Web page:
The sooner you get started planning for your retirement the better. When you speak with people who seem to have “all their ducks in a row” they will usually tell you that they have it easy as retirees because they had the foresight to plan ahead early in their lives. If you want to get started but are uncertain about where to begin you may want to arrange for a consultation with an elder law attorney who will help you to structure a personalized plan that leads to the fruition of your retirement vision.
Depending on the specific nature of your objectives and the financial capabilities of the individual involved, the exact details of each retirement plan will vary. But there is one constant that is the foundational source of retirement income for many individuals: Social Security. As the baby boomer generation is reaching retirement age some 10,000 new applicants for Social Security are emerging each and every day, and this is expected to continue for the next 20 years. So right around now a lot of people have questions about Social Security eligibility.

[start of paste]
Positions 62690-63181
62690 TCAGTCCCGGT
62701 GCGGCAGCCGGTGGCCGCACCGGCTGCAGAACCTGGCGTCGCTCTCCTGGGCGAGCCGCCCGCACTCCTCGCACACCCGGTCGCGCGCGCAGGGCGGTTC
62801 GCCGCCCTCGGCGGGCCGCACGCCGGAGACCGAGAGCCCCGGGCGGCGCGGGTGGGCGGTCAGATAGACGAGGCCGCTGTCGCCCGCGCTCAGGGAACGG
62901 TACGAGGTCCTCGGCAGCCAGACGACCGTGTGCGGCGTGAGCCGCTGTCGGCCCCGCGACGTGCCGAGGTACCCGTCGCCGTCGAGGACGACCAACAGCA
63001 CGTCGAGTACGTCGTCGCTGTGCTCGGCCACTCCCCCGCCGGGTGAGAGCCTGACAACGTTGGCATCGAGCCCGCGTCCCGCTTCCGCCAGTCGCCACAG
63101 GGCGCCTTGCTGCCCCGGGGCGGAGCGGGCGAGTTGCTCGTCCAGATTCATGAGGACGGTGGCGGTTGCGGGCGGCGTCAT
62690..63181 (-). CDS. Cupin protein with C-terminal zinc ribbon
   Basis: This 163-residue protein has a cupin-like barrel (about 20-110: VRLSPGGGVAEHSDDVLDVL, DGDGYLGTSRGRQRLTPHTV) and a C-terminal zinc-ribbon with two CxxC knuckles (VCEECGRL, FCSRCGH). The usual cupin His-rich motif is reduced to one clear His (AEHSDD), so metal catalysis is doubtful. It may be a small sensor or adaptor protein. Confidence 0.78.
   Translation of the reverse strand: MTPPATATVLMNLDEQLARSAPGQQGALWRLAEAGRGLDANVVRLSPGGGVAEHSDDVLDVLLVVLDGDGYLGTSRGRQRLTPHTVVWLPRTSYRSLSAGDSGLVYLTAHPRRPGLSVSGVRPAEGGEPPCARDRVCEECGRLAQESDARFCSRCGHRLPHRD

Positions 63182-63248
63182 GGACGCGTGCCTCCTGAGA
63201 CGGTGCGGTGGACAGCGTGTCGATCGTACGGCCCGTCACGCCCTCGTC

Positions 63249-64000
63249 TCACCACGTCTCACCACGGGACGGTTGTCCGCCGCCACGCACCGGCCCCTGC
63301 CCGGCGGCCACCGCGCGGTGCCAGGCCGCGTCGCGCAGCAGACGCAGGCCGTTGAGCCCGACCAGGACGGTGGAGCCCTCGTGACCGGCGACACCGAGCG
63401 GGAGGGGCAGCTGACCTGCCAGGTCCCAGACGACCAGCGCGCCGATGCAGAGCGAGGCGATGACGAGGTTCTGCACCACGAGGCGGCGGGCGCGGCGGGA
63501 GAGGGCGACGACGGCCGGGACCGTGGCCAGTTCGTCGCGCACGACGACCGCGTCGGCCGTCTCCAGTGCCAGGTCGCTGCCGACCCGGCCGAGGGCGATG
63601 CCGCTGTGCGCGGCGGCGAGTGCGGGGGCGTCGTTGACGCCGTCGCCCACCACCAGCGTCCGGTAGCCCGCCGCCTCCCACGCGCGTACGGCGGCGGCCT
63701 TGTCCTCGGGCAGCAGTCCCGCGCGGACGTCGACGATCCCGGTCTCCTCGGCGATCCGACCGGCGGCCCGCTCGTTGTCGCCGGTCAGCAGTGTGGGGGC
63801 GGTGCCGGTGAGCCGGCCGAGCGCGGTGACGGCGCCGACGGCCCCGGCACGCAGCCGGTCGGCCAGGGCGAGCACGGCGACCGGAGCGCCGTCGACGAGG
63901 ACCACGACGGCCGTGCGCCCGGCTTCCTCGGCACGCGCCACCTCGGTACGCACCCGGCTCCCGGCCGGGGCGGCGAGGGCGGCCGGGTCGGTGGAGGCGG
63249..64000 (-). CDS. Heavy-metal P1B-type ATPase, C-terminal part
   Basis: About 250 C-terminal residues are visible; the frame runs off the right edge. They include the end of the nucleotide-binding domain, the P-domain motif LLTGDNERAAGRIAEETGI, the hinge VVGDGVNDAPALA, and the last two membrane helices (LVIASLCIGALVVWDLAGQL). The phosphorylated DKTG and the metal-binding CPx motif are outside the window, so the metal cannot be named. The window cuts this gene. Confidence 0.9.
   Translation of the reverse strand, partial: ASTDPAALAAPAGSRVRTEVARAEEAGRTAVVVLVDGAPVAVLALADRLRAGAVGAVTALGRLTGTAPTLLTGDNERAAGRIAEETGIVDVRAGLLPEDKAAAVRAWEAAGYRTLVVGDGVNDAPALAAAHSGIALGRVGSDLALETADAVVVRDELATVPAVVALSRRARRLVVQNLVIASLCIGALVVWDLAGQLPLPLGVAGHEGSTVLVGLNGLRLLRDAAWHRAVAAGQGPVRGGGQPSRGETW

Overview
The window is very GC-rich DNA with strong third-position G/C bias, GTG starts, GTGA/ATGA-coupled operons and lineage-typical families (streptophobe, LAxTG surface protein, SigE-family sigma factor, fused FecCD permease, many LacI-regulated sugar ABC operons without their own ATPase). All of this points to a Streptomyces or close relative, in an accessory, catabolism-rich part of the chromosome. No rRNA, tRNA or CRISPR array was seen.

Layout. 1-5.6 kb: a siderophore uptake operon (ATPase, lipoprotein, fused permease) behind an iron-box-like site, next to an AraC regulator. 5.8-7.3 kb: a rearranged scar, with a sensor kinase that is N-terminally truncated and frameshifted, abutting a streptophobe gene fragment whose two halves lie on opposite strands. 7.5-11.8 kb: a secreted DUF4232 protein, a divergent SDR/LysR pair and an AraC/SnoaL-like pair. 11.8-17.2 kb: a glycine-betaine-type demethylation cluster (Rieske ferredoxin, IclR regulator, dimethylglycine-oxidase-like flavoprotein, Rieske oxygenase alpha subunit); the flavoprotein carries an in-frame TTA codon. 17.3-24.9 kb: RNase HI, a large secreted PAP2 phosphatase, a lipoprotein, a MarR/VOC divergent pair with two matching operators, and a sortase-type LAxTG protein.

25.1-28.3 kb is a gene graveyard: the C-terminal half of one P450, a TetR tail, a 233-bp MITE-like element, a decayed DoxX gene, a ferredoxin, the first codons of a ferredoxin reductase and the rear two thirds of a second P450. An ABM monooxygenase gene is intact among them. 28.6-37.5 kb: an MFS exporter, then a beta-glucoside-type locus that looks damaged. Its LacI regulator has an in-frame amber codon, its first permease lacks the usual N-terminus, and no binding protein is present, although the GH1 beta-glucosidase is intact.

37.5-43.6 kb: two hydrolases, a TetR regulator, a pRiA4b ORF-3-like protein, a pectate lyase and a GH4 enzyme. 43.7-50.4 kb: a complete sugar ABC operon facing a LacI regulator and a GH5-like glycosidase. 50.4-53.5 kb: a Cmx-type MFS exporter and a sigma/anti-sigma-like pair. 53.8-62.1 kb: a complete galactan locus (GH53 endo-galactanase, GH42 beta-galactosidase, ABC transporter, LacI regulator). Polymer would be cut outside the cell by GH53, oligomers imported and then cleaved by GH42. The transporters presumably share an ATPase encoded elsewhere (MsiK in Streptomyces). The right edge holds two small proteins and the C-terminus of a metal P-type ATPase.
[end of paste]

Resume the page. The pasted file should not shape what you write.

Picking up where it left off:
Your full retirement age in the eyes of the IRS varies slightly depending on when you were born. For people born between 1943 and 1954 the full retirement age is 66. For those born in 1960 and after your full retirement age will be 67. You can, however, apply for Social Security when you are 62 years of age but you would receive a reduced benefit.
On the other end of the spectrum, you can wait until you’re 70 and receive delayed retirement credits that would increase the amount of your monthly benefits. When it comes to health care, regardless of when you were born you qualify for Medicaid when you reach the age of 65.
The United States Social Security Administration website has some extremely useful tools and a plethora of information that can answer all your questions about Social Security benefits and eligibility. In fact you can even apply for Social Security benefits through their website: SocialSecurity.gov.